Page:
Pope Francis Left The Vatican To Visit A Record Store And He Got A Mystery CD

Vinyl records are currently the physical music format of choice: In 2020, they outsold CDs for the first time since the ’80s. However, when you narrow the scope down to just recent physical music acquisitions by Pope Francis, leader of the Catholic Church, CDs are in first place: The Telegraph reports that last week, Francis made “a rare private foray” to visit Stereosound, a record store in Rome, and while there, he was gifted a mystery CD.

Tiziana Esposito, one of Stereosound’s owners, told The Telegraph, “He was here for maybe 20 minutes, just time for us to have a chat. It was an honor, very emotional. He is a great person, a simple man but marvelous. He used to come here before he became pope, when he was the archbishop of Buenos Aires and visiting Rome. This time we gave him a present, a CD, but I’m not telling anyone what it was.”

Letizia Giostra, another of the store’s owners, also told Italian newspaper Corriere della Sera (as Catholic News Service notes), “The Holy Father is passionate about music and was already our client, years ago, when he was still a cardinal and would pass through Rome. Then, of course, we never saw him again. And now he came to visit us, to say hello.”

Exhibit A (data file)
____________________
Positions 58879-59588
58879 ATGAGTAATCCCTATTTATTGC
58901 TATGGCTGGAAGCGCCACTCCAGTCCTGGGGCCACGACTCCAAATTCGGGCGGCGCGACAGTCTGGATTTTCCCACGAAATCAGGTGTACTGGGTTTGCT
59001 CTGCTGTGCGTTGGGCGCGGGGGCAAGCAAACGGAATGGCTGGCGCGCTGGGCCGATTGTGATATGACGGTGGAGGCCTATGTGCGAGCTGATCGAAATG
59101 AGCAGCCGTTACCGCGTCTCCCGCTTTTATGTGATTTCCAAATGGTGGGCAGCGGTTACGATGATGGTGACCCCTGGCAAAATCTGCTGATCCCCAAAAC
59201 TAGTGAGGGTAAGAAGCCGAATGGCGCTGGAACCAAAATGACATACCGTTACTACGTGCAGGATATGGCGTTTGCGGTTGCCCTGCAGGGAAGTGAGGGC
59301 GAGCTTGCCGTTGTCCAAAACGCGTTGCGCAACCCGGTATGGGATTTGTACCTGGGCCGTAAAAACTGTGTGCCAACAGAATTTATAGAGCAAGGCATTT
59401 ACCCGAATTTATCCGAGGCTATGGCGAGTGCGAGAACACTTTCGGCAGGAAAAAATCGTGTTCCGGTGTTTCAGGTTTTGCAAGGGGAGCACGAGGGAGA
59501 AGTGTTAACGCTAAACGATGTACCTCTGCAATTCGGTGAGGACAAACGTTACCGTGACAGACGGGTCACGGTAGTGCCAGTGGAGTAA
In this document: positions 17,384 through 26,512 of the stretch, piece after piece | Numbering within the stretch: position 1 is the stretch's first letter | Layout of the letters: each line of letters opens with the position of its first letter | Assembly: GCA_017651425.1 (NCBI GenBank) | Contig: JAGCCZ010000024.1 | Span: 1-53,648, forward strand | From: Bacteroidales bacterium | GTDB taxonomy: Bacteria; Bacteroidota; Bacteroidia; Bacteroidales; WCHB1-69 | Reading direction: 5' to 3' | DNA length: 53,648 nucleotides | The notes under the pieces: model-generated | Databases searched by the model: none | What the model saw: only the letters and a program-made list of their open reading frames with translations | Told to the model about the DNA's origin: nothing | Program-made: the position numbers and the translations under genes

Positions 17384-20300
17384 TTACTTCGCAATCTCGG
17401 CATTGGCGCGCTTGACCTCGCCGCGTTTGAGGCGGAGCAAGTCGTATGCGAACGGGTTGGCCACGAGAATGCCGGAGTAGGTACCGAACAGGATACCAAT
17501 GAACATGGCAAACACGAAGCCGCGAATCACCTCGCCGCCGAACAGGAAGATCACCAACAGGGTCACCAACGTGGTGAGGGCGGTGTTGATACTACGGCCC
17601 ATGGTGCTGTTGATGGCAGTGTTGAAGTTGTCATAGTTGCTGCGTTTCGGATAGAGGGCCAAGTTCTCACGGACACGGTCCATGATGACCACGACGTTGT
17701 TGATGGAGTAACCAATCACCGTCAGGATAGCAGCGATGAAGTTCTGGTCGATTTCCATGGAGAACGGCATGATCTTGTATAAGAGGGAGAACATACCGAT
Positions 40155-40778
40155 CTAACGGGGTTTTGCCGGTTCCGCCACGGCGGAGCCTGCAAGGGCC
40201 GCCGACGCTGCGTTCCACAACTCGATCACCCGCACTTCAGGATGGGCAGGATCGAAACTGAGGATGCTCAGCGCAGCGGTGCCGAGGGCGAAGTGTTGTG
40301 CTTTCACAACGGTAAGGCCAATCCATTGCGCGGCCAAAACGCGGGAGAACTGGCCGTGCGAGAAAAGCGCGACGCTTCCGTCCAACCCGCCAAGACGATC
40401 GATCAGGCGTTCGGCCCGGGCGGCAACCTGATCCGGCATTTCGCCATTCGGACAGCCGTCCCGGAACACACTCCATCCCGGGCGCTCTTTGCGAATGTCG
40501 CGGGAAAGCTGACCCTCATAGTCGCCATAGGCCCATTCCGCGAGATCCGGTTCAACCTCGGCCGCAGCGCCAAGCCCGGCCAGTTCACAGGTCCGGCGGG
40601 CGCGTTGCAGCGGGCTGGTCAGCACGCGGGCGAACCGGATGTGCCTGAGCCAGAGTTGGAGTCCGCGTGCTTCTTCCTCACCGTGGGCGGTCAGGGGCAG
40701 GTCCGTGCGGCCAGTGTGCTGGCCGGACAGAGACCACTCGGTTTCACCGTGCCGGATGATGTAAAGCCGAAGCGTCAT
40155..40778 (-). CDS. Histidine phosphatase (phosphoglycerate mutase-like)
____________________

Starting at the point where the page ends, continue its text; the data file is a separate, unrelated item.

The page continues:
Aside from the CD, Francis was also seen holding a vinyl record as he left the store, of which Giostra said, “It’s a gift we gave him, a record of classical music.”

In a 2016 interview, Francis noted he missed being able to do everyday things like go out and get some pizza, saying, “I could order it, but it is not the same. It’s nice to go there.” In a 2013 interview with America Magazine, Francis noted of his favorite composers, “Among musicians, I love Mozart, of course. The ‘Et incarnatus est’ from his Mass in C minor is matchless; it lifts you to God! I love Mozart performed by Clara Haskil. Mozart fulfills me. But I cannot think about his music; I have to listen to it. I like listening to Beethoven, but in a Promethean way, and the most Promethean interpreter for me is Furtwängler. And then Bach’s Passions. The piece by Bach that I love so much is the ‘Erbarme Dich,’ the tears of Peter in the ‘St. Matthew Passion.’ Sublime. Then, at a different level, not intimate in the same way, I love Wagner. I like to listen to him, but not all the time. The performance of Wagner’s ‘Ring’ by Furtwängler at La Scala in Milan in 1950 is for me the best. But also the ‘Parsifal’ by Knappertsbusch in 1962.”